‘Hypothetical bombing of a small town’—Guernica, 1937

Published in 20th-century / Contemporary History, Features, Issue 4 (July/August 2017), Volume 25

Fact and fiction in contemporary Irish newspapers.

By William Burton

This year marks the 80th anniversary of the attack on Guernica on 26 April 1937 by the German Condor Legion. The attack—the first large-scale air raid in human history—was virtually ignored by rural newspapers but heavily reported on in editorials and reports in national and urban newspapers. Estimates vary, but up to 2,000 civilians were killed in a town that was not a military target. Guernica was not on the front line and the objective could only have been to destroy the centre of the Basque people who supported the Spanish Republic, although this is disputed. How was it reported in Ireland?

Irish Times
The Irish Time’s coverage of Guernica was markedly different from other national papers. The initial reporting of the attack came on 28 April 1937 under the headline ‘Destruction of Guernica—President Accuses German Airmen’, and accurately reported what occurred. The report was by Christopher Holme, a journalist from Reuters. Holmes, along with Noel Monks of the Daily Express and Steer, was in Bilbao when word was received about the attack. Holmes is credited, along with Monks and Steer, with producing accurate reports that allowed the truth to surface in the aftermath of the bombing and a relentless counter-information campaign by Luis Bolin, Franco’s press chief.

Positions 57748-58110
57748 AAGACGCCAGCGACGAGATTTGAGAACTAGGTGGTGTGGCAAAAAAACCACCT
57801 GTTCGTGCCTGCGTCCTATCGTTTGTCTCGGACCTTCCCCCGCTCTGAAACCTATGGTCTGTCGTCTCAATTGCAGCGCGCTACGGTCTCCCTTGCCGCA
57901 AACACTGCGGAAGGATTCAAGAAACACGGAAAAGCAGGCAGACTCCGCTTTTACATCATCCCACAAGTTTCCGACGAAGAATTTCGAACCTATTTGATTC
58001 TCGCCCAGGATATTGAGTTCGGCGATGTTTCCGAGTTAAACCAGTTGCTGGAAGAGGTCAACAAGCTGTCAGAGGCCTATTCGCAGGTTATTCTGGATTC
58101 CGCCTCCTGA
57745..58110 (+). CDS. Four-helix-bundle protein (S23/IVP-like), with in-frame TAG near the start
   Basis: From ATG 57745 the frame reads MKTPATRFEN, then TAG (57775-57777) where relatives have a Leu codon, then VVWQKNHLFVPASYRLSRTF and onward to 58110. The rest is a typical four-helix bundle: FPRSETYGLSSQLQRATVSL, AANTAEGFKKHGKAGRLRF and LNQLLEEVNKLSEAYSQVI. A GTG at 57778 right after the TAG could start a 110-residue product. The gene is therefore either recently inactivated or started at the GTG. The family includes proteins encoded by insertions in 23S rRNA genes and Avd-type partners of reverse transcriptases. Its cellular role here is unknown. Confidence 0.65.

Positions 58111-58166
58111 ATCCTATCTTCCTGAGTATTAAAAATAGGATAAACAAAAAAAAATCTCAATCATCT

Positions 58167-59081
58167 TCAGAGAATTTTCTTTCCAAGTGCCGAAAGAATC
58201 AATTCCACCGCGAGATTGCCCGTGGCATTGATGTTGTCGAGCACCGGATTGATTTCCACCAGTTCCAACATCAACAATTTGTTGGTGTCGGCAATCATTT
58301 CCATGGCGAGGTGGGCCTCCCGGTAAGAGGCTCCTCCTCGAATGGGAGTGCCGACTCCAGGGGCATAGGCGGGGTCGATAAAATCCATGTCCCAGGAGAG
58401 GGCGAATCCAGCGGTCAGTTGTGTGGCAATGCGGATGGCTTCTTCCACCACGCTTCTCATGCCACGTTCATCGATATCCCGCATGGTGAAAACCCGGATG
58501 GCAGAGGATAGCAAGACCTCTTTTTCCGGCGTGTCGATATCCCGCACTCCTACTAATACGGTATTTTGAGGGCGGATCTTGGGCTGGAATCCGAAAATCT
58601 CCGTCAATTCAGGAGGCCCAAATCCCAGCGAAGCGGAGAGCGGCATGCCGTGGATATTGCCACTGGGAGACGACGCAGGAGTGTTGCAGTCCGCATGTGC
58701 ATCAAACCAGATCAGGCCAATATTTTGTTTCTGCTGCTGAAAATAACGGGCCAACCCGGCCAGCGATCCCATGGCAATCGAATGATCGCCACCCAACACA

Irish Press
The Irish Press first published an account of the attack on 28 April. It differed from the Irish Times in its headline and its source, producing by far the most dramatic headline of the national dailies: ‘800 Killed in History’s Biggest Air Raid—Basque City Destroyed’:

‘Every hour brings fresh reports of the terrible fate that was meted out to the city by the airmen, who, Señor Aguirre, the 34-years-old President of the Basque Republic, claims, were Germans.’

The paper was unequivocal: the city was bombed from the air. The Press published graphic details of the actual attack, unlike the Irish Times, which placed emphasis on the destruction and chaos at the centre of its piece:

‘From the first planes the crews leaned out dropping hand grenades while the frightened populace rushed to a few bomb-shelters. Hundreds raced desperately for the fields where they were machine-gunned from the air by swooping fighters. Next relays of bombers dropped high explosive bombs, of which it is estimated that over a thousand hit the town. Incendiary bombs followed.’